Ashland pub lobbies for piece of downtown park
Ashland Parks and Recreation is considering turning over a portion of a small park just below the Plaza to a pub in order to give the local business a little more elbow room.
Local 31 Pub is new to the cadre of businesses in downtown Ashland, but in many ways the pub also is keeping with tradition. Since May 2021, Sean Mark Nipper and his business partner, Julia Stewart, have tried to recreate fond memories while establishing a reliable watering hole in downtown.
For generations the little building tucked behind the Plaza has been home to a series of pubs, Nipper explained with pride, pointing to an antique bar stool lashed to the wall near the ceiling, from when Rogue Ales, now based in Newport, got its start in the same space.
“I used to come here 20 years ago when it was Siskiyou Micro Pub; when the stage was over there, my band used to play here. This is the bar I grew up going to,” Nipper said.
“What I wanted to do in opening this place is kind of rekindle the memories that I had — and have the new generation have those same memories.”
Just before Nipper and Stewart took over the space, it was briefly a bar called Aqua, an experiment helmed by neighboring business Taj, Nipper said. COVID-19 restrictions made for a tight squeeze on all bars, and after a short time Taj was ready to give up the space again.
“Here’s kind of the unfortunate thing,” he said. “The building owner gave them (Taj) the big deck that’s always been synonymous with this location. So all we have is just what’s out here on the right-hand side.”
Local 31 Pub is now restricted to seven outdoor tables and a small indoor space. The owners see a solution in their backyard, Bluebird Park, a space owned by Parks and Recreation.
The space also causes them some problems, they said.
“You’ll get kind of harassed around here; there’s always trash around here,” Nipper said.
The owners said they have found people sleeping in an alcove under the stairs connecting the park to the surface streets of downtown. They have found sleeping bags, trash, human waste and even a cooking fire. They have fished sleeping bags and clothes — and even their signs — out of the creek several times.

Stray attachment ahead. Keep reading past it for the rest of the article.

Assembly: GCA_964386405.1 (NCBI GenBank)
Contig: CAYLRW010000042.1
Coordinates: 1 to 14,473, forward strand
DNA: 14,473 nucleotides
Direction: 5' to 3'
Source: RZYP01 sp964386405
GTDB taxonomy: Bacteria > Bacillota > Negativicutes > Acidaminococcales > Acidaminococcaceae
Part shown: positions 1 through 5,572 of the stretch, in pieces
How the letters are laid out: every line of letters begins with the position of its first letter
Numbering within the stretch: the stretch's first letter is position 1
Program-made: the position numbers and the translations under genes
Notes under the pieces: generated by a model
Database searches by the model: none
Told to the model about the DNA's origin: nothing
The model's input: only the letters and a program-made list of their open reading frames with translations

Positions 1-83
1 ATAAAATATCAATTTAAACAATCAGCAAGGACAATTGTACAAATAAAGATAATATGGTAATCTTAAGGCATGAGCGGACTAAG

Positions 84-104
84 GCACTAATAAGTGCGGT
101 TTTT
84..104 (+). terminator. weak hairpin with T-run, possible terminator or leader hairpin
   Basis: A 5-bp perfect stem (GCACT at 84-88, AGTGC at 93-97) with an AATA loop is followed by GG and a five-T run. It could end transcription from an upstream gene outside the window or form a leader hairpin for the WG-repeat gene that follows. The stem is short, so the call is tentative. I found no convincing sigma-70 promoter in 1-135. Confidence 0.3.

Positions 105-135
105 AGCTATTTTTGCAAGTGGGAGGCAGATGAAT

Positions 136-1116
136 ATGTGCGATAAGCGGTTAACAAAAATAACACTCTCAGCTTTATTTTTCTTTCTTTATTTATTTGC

If they had outdoor restaurant seating in the park, transients might be encouraged to sleep elsewhere, Stewart said.
Parks officials have been considering since July a proposal to let the pub use 100 square feet of Bluebird Park for outdoor seating, Rachel Dials, deputy director of Ashland Parks and Recreation, told parks commissioners at a Sept. 7 study session where the proposal was discussed.
Commissioner Jim Lewis voiced a concern about staff time. This is so small — serving only one business — would it be worth the staff time? Doesn’t it take a long time to get permits for serving alcohol? Lewis asked.
“It seems like a lot of effort for pretty minimal gain,” he said
“People go and eat their lunch, read a book, contemplate the creek — that’s really what it’s used for,” Commissioner Rick Landt said. “In this case, you’re actually taking a park, and you’re basically paving paradise in a sense.”
“It’s really a sweet spot, below street level, next to the creek; it has a lot of amenities that we allow now. Keep it informal rather than formalize it with tables and drinks,” Lewis said.
As the commissioners discussed the proposal, Parks and Recreation Business Manager Sean Sullivan asked APRC to let a member of the Zoom meeting audience speak. Landt allowed the unusual request, and Nipper made his case to the commissioners again.
“We would make a big effort to make that as beautiful as possible,” Nipper said.
He said the area is overgrown, struggling with a transient problem, and he has observed few enjoying the park as they had stated. It would be improved with the care of the restaurant, he said, not only for himself but other restaurants, and they would all benefit from increased foot traffic.
“We have a homeless problem all over the park system. It would be nice if we could deal with some of that in some way,” Lewis responded.
“I think there’s a value to having people in that area to minimize use of the area by homeless people,” said APRC member Julian Bell. “If it could be a mixed-use space, that would be a lot more palatable.”
“I still have a philosophical issue whether we want to convert parks to commercial use,” Commissioner Jim Bachman said.
Dials said she and other staff will visit the area and consider the proposal again, and the commissioners agreed to explore the proposal with more information in October.
Before any action is taken on the park, a sign will be posted in the area with an email address for public comment, Dials said in an email.
Reach Mail Tribune reporter Morgan Rothborne at firstname.lastname@example.org or 541-776-4487. Follow her on Twitter @MRothborne.